NORTH TEXAS (CBSDFW.COM) - If you are willing to wheel a tree in and out of your house (or heated patio) twice a year, welcome to the wide world of container tree options. By taking freezing temperatures out of the equation, growing a tree in a container opens the door to tropical fruit trees. Most select a lime or lemon tree. There are also several options of oranges they do well in miniature form.
Keep in mind these are TREES. They will grow to the container you plant them in. It is important never to move a container tree into a much bigger vessel. That big leap in size will produce a big leap in height. Bigger in height and weight then you can get easily in and out the door.
Also, growing in a container means you have to keep the tree feed with the proper fertilizer. Most fruit trees like soil and food that is slightly acidic. And water with discipline. You can easily over water a container tree, yet you must make sure it never dries out.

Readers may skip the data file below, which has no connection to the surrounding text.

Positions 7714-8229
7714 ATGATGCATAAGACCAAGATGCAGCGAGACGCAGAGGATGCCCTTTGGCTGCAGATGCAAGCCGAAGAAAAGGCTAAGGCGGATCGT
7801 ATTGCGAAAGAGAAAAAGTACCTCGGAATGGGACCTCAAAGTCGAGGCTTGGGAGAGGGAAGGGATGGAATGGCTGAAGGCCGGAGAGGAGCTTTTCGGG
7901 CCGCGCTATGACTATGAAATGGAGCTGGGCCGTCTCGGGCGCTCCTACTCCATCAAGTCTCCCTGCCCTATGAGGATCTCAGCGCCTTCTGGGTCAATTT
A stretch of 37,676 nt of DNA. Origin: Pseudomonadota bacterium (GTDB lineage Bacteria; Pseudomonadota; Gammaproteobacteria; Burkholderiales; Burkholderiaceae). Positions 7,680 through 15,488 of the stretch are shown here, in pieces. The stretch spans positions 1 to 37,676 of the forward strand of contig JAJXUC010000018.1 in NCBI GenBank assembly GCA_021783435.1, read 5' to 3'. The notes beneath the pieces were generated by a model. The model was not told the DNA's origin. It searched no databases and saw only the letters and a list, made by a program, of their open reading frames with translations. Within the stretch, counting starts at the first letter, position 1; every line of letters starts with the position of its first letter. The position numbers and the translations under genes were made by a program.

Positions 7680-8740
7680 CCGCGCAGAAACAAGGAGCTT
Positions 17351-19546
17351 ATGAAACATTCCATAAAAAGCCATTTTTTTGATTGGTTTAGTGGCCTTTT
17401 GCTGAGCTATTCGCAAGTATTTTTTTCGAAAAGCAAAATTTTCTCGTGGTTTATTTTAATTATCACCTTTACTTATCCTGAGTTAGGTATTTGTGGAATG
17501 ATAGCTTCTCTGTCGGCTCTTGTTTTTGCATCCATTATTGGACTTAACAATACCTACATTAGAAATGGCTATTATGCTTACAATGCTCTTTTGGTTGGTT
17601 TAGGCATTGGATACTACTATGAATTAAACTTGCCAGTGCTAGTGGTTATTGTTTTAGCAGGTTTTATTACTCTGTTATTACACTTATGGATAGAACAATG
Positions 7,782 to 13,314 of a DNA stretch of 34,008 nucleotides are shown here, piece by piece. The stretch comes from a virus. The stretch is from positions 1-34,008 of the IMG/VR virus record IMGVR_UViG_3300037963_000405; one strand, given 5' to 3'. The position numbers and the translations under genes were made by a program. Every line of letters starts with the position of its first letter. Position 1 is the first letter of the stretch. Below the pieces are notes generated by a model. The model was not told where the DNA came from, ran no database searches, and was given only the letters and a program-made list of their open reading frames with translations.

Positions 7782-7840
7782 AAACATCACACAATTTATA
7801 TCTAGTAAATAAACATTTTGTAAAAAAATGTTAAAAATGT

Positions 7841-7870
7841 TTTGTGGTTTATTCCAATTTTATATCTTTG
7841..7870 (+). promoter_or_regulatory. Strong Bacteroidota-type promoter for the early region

The story includes a new kind of fig tree recently made available on the market. Now you can easily grow a fig tree outside (I have one). But this is a special dwarf fig tree (Fignomenal) that only gets 28" or so high. And if feed correctly, it'll load up on figs.
You must make sure your indoor space has good sun and space for an indoor tree. Wheel it out when overnight lows get out of the 40s. Wheel it back in before 40s happen again in the fall. Nice to spread the green in and out of the house.
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